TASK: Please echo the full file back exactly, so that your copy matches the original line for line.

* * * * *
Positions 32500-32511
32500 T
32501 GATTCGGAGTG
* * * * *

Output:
Positions 32500-32511
32500 T
32501 GATTCGGAGTG